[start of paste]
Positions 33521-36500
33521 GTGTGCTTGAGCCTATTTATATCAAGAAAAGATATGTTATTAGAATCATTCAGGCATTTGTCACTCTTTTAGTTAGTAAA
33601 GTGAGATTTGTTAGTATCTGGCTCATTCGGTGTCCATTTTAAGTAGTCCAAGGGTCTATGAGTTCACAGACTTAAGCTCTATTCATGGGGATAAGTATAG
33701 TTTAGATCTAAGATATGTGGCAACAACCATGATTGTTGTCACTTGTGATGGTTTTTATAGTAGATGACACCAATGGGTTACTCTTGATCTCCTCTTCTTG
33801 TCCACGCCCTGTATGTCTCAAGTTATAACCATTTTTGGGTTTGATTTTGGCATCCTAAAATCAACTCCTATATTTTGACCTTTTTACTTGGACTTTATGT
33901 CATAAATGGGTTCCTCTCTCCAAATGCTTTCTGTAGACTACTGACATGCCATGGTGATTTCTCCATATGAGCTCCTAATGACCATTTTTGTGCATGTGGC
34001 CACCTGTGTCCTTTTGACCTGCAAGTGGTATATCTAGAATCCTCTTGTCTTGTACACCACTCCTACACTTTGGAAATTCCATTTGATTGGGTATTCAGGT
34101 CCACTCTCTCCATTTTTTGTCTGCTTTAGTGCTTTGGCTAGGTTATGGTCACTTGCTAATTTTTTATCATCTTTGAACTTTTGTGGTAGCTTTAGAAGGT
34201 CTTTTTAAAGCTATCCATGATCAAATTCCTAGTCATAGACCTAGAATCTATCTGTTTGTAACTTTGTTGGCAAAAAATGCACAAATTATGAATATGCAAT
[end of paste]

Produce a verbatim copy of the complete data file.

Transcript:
Positions 33521-36500
33521 GTGTGCTTGAGCCTATTTATATCAAGAAAAGATATGTTATTAGAATCATTCAGGCATTTGTCACTCTTTTAGTTAGTAAA
33601 GTGAGATTTGTTAGTATCTGGCTCATTCGGTGTCCATTTTAAGTAGTCCAAGGGTCTATGAGTTCACAGACTTAAGCTCTATTCATGGGGATAAGTATAG
33701 TTTAGATCTAAGATATGTGGCAACAACCATGATTGTTGTCACTTGTGATGGTTTTTATAGTAGATGACACCAATGGGTTACTCTTGATCTCCTCTTCTTG
33801 TCCACGCCCTGTATGTCTCAAGTTATAACCATTTTTGGGTTTGATTTTGGCATCCTAAAATCAACTCCTATATTTTGACCTTTTTACTTGGACTTTATGT
33901 CATAAATGGGTTCCTCTCTCCAAATGCTTTCTGTAGACTACTGACATGCCATGGTGATTTCTCCATATGAGCTCCTAATGACCATTTTTGTGCATGTGGC
34001 CACCTGTGTCCTTTTGACCTGCAAGTGGTATATCTAGAATCCTCTTGTCTTGTACACCACTCCTACACTTTGGAAATTCCATTTGATTGGGTATTCAGGT
34101 CCACTCTCTCCATTTTTTGTCTGCTTTAGTGCTTTGGCTAGGTTATGGTCACTTGCTAATTTTTTATCATCTTTGAACTTTTGTGGTAGCTTTAGAAGGT
34201 CTTTTTAAAGCTATCCATGATCAAATTCCTAGTCATAGACCTAGAATCTATCTGTTTGTAACTTTGTTGGCAAAAAATGCACAAATTATGAATATGCAAT